~ John 11:35
Each day I encounter families coming to terms that someone in their family is dying, and the struggles that many of them face as grief and the reality of death seem to arrive simultaneously. It is especially hard to watch parents care for a child, no matter what the age, die.
I remember in 1998 I was in my second year of seminary when a young man in Wyoming was left dying on a fence rail in the dark, cold night, in Wyoming.
Having lived in Wyoming for several years, I knew what the nights were like. I was always amazed at how light it was, even on the darkest of nights, as stars and the moon would illuminate landscape, revealing the things that in so many places can only be found in the shadows.
The taunting, misleading, and beating of the young Matthew Shepard left all of us wanting to hold our children a little closer, and to find a way for us to talk more openly with one another about hate, and its implications when it becomes an act of violence towards others.
I traveled to Washington D C and stood on the steps of the Capitol, with thousands of others, who suddenly found called to speak out for something to change in our society. While living in Wyoming I served on the Crime Victims' Coalition, and had worked with law makers and victims to try to create laws that would protect people effected by violence.
I couldn't imagine the pain that this family had encountered, and I simply needed to be with others who were feeling the way I was. I needed to share my voice among the crowd that gathered.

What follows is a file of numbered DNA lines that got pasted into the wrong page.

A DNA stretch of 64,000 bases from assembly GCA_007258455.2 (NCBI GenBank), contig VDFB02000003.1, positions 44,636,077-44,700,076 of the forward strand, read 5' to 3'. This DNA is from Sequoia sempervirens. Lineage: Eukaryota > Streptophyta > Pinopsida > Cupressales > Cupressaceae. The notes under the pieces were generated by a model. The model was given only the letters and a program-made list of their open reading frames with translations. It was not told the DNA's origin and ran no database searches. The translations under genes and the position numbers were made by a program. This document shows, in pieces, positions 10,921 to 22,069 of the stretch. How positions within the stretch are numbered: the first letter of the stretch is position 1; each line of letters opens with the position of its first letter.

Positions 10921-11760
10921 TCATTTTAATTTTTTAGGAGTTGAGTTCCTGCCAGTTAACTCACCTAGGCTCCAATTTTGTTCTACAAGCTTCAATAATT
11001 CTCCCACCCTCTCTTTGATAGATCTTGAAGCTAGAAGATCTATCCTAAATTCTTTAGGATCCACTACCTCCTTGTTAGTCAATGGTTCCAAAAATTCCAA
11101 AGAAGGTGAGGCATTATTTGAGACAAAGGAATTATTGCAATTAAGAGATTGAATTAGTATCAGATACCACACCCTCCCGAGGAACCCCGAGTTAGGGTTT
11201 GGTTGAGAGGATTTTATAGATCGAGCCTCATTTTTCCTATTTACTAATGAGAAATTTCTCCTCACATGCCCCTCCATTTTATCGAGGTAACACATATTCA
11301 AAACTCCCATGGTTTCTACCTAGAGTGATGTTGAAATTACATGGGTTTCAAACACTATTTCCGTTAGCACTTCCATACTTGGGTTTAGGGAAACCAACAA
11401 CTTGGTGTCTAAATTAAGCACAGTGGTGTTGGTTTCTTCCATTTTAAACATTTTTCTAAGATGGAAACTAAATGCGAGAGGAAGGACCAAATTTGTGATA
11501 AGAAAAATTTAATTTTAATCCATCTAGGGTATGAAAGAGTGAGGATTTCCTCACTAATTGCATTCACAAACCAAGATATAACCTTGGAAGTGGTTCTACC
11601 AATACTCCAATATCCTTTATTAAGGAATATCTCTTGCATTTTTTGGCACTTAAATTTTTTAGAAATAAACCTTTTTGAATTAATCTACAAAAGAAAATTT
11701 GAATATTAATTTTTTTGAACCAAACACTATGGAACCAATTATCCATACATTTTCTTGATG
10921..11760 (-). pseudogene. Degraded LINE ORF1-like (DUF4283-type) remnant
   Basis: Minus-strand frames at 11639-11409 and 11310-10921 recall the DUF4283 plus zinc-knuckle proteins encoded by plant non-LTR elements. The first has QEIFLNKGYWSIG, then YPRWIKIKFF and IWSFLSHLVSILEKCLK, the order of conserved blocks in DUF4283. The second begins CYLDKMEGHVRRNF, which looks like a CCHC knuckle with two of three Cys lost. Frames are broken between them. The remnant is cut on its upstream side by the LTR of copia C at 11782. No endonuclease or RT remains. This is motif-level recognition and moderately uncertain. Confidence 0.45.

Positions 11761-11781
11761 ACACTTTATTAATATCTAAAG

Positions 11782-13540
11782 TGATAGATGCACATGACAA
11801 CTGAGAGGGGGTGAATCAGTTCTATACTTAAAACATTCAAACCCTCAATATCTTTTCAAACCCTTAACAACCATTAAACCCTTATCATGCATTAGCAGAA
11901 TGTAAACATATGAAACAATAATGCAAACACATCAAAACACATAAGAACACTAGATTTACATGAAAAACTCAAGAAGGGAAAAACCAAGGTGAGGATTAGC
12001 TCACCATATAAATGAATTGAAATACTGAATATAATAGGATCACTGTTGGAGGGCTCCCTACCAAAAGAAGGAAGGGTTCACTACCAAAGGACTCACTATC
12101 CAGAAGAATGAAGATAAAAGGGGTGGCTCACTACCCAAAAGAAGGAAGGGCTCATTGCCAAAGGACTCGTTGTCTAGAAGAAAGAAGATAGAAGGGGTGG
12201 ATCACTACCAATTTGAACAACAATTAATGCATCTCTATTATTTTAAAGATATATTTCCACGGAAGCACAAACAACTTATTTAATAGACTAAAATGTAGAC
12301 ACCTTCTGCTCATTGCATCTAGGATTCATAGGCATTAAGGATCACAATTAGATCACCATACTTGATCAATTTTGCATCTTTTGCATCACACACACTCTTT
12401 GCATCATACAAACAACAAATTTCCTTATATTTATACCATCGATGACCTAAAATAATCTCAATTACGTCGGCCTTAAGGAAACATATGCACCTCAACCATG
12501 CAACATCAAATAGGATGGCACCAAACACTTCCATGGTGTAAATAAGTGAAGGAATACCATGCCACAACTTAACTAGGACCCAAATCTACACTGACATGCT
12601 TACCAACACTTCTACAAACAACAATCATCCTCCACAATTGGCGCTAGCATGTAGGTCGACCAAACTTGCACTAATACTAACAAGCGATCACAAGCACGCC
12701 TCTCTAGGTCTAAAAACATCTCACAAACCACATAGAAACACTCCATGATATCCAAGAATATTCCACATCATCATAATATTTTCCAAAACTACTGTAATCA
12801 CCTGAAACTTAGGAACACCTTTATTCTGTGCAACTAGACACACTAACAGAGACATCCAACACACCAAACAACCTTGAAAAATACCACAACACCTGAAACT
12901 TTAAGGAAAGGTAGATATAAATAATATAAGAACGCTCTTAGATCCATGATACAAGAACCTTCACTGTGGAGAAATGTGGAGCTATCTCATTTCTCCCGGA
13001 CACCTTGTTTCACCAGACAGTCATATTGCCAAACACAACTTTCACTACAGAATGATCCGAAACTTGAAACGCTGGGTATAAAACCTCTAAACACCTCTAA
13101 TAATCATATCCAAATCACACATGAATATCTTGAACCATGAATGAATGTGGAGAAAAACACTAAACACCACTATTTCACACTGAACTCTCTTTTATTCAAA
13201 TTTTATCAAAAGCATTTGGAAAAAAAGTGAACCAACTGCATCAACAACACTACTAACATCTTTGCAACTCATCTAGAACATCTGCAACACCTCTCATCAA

The night was cold as we walked the Washington Mall and up the stone steps where lawmakers and a number of leaders, would come and share what they were feeling, and how they would work hard to see that this never would happen again.
We all seemed to huddle close together as the wind seemed to join in with the anger and pain we were acknowledging. One of the friends I was with was deaf, and so we were close to the front so that he could be sure to see the person signing for those who could not hear.
It was from that vantage point I could see the faces, see the tears as they flowed, and watched as lawmakers stumbled over their words to try to say something that would finally bring closure, or peace to those, like myself, who had traveled a great distance.
Today that young man will finally find rest. His ashes will be interned at the National Cathedral. This morning I awoke, and asked God that a mother and father finally be allowed to find some peace to this journey.
Grief is different for each of us. So often we expect people to suddenly be "back to normal," after suffering a loss. For many of us, including myself, grief is a life-long process with many hills and valleys.
The shortest verse in the Bible consists of two words. "Jesus wept."
While it occurs at a place where he encounters the tomb of his friend Lazarus, I have to believe that it happened more than once on his journey, and continues with us today. The reality of grief, sorrow, and the hatred that we encounter among the world that we live in causes our souls to cry out. While we may not understand it at the time, we come to the realization that with our tears, comes the tears of Christ, washing over us at the same time.
Many times while I look out over the open sea, I find the salty water to be the reminder of the tears that God has cried for us when we encounter sadness.
The reality is both reassuring and sacred. It is the reminder that the love of God allows for tears, and the difficult questions we ask when we are suffering.
Today I grieve for a family that will finally close a chapter, and for the grief they have carried, and for all of those who have encountered hatred, violence and death. For us as a society who will encircle those who have suffered loss, and for the presence of Christ who cries with us while we are held in God's grip.
G. Todd Williams (c) 2018
Rev. G. Todd Williams is the author of the book, "Remember Me When..." and is a former hospice chaplain and pastor.